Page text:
See all those languages up there? We translate Global Voices stories to make the world's citizen media available to everyone.

Learn more about Lingua Translation  »

Ideological Clichés Among Republic Supporters

Paco Prieto writes [es] on La vida como yo la veo [Life as I see it] about religion, politics and freedom after reading some tweets criticizing the presence and looks of some individuals at the rallies for republic after abdication by Juan Carlos, King of Spain.

No entiendo tantas cosas de cierta gente que vive anclada en los clichés del tiempo que me parece que aún vivo en el año en que nací. Hoy el mundo nos conecta a todos a través de Internet, hay avances tecnológicos, mejores coches, mejores televisiones, mejores transportes, y sin embargo, lo que llamamos LIBERTAD, no existe realmente. No existirá mientras se nos tache a los que somos creyentes y cofrades de “Fachas”, ni a los que vestimos como nos da la gana o lo más informal posible de “Perroflautas”, o que por llevar una bandera republicana en una manifestación o no estar de acuerdo con un sistema de monarquía parlamentaria ya no se pueda llevar un antifaz de nazareno o ponerse un costal o trabajar en una junta de una hermandad.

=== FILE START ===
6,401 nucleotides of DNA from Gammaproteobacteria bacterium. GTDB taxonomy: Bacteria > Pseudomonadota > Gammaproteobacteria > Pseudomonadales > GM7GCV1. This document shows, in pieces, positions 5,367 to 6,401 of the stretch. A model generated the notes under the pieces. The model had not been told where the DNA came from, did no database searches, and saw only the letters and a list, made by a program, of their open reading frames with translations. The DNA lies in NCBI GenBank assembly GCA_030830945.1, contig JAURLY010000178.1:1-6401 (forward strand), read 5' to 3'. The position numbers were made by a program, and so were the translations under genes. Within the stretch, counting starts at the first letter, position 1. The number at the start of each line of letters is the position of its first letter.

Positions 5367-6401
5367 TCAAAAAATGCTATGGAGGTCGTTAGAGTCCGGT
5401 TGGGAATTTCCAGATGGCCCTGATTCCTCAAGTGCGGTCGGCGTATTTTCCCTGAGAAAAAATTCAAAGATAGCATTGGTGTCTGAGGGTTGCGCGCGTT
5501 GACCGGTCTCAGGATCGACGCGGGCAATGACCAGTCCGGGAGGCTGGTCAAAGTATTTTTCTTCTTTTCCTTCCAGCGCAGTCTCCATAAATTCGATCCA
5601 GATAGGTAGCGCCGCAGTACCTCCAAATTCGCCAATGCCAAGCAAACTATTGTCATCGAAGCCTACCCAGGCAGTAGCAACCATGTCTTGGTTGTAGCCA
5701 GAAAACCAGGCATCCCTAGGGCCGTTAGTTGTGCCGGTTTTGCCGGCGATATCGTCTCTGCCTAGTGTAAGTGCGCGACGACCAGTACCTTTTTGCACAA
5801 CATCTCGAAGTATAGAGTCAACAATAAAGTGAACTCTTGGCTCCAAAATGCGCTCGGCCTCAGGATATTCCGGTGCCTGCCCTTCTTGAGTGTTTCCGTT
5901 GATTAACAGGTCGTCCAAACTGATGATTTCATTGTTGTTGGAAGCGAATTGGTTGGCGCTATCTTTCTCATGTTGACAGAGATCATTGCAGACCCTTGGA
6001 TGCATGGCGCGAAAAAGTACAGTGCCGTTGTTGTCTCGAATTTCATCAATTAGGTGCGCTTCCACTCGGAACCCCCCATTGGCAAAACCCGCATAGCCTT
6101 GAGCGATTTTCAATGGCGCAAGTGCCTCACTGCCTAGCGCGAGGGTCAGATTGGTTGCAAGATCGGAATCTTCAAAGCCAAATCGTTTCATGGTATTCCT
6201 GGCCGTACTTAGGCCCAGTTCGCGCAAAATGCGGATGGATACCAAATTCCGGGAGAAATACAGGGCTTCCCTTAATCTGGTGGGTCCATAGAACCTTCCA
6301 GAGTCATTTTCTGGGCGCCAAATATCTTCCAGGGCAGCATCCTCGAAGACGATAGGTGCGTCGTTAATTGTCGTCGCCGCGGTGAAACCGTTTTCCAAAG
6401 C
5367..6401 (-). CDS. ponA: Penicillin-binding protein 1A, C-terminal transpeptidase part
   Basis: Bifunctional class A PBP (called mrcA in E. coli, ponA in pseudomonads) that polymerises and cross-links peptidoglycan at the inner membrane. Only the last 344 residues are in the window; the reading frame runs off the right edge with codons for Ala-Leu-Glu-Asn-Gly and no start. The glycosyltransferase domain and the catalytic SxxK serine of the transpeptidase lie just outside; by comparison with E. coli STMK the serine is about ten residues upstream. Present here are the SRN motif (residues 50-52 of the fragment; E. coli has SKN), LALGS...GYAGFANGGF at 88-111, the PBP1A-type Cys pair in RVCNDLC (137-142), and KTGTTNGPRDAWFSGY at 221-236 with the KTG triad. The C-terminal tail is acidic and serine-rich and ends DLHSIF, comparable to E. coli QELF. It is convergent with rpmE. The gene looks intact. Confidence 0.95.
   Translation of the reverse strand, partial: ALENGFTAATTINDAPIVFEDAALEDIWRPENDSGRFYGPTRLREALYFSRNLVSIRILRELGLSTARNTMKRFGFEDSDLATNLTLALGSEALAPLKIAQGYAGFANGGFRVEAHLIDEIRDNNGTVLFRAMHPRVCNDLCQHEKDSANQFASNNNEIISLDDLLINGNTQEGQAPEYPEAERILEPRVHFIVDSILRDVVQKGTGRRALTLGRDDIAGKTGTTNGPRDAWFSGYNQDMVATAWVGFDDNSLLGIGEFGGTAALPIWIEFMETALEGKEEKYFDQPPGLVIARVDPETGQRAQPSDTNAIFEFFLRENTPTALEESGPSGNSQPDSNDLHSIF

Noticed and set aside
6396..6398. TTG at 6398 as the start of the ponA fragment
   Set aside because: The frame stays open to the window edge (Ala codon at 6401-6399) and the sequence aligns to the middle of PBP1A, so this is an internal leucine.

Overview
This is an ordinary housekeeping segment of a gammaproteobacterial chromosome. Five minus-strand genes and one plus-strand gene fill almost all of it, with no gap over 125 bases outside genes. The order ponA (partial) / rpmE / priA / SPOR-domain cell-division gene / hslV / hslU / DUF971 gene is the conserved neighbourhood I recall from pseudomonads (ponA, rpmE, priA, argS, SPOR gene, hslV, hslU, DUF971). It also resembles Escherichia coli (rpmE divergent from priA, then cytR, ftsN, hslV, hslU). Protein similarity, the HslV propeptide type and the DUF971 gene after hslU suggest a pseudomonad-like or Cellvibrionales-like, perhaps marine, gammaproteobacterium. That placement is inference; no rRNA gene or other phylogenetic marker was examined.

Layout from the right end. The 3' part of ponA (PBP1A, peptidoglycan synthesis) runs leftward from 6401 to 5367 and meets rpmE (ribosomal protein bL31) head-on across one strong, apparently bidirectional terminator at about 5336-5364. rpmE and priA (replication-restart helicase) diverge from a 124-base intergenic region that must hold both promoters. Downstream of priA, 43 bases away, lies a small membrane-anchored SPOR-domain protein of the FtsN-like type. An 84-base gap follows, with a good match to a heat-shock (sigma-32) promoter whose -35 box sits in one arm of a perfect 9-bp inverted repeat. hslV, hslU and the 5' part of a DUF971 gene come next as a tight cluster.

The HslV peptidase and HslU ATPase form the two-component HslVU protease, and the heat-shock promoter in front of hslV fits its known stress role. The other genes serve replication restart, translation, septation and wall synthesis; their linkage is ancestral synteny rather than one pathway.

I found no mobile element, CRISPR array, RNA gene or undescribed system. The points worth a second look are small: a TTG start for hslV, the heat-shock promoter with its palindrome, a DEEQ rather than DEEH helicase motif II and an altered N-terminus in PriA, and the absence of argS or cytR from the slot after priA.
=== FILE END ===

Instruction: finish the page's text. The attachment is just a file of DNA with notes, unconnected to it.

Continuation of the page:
There are so many things about some people that live tied to the clichés of time that I think that I'm still living oin the year I was born in. Today, the world connects everybody through the Internet, there are technologic improvements, better cars, better TVs, better transportation and yet, what we call FREEDOM does not really exist. It won't exist as long as those of us who are believers and members of a brotherhood are still called “Fachas”, or those of us who wear whatever we like to wear are called “Perroflautas” [hippie-like], or because we carry a Republican flag during a rally or disagree with a parliamentary monarchy system we can no longer use a penitent mask nor wear a sack or work at the board of a brotherhood.

This post was part of the fifth #LunesDeBlogsGV [Monday of bogs on GV] on June, 2, 2014.

Receive great stories from around the world directly in your inbox.

Sign up to receive the best of Global Voices
* = required field
Email Frequency



No thanks, show me the site